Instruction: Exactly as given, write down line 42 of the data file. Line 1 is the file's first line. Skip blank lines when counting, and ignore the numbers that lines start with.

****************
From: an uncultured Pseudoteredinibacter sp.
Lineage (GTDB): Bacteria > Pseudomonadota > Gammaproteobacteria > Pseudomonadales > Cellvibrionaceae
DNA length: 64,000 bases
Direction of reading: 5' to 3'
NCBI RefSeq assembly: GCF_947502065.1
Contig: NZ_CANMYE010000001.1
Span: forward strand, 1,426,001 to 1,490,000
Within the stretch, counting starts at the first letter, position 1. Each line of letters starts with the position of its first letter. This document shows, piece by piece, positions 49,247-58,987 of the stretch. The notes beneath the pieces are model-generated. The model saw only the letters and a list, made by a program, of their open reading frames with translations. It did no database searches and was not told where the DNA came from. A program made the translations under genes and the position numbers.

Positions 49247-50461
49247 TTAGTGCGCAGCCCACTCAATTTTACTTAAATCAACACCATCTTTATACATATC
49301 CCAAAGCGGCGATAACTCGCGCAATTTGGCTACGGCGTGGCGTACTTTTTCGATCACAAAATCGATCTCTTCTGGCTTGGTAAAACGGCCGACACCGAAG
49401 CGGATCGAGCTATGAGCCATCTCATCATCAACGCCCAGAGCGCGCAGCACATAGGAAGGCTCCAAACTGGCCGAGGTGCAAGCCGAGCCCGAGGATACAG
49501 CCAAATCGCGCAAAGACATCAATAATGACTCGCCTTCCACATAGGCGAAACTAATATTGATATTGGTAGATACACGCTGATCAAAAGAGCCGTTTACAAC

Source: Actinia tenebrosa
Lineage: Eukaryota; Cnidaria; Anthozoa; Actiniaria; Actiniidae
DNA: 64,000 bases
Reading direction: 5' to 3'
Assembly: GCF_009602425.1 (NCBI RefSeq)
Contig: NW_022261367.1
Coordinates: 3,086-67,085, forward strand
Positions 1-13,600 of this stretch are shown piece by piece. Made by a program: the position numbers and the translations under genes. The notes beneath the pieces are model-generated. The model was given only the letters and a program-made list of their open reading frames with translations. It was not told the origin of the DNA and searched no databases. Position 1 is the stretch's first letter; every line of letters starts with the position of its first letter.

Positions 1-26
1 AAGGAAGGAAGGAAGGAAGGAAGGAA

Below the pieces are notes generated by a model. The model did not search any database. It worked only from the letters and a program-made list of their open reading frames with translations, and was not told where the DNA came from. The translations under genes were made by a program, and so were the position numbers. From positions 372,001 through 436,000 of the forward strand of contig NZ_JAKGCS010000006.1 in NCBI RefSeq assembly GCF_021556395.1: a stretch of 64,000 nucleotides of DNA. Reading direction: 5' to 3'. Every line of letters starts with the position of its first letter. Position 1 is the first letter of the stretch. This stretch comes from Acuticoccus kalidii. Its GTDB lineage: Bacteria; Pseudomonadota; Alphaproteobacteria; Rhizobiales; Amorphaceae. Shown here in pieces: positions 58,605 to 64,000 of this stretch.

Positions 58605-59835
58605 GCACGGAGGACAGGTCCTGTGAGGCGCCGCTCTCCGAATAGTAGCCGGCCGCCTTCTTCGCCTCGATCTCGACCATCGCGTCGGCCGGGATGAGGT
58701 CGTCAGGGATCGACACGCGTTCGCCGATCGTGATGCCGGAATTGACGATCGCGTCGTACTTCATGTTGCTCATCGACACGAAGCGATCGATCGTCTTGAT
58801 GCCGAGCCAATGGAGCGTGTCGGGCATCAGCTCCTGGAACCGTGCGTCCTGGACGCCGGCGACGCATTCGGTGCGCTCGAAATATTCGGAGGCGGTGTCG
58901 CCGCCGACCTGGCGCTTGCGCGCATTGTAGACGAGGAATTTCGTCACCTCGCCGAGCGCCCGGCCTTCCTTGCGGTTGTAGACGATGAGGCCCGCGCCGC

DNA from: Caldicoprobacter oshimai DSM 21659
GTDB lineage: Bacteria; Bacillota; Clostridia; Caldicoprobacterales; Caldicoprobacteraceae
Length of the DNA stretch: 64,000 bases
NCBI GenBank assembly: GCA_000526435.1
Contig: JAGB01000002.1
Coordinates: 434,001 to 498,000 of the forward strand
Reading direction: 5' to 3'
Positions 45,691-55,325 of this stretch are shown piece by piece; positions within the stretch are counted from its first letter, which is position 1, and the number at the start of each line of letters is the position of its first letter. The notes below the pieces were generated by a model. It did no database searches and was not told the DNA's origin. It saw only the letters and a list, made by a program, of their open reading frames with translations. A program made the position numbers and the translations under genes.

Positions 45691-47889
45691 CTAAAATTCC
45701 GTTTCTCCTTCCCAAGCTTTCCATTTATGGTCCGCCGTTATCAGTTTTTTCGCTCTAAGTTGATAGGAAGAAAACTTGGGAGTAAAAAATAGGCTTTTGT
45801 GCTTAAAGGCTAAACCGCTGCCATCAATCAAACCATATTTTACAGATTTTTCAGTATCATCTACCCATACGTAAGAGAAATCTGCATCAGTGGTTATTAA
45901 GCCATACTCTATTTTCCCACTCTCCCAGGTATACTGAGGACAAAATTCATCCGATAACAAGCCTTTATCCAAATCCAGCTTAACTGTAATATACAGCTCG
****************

45901 GCCATACTCTATTTTCCCACTCTCCCAGGTATACTGAGGACAAAATTCATCCGATAACAAGCCTTTATCCAAATCCAGCTTAACTGTAATATACAGCTCG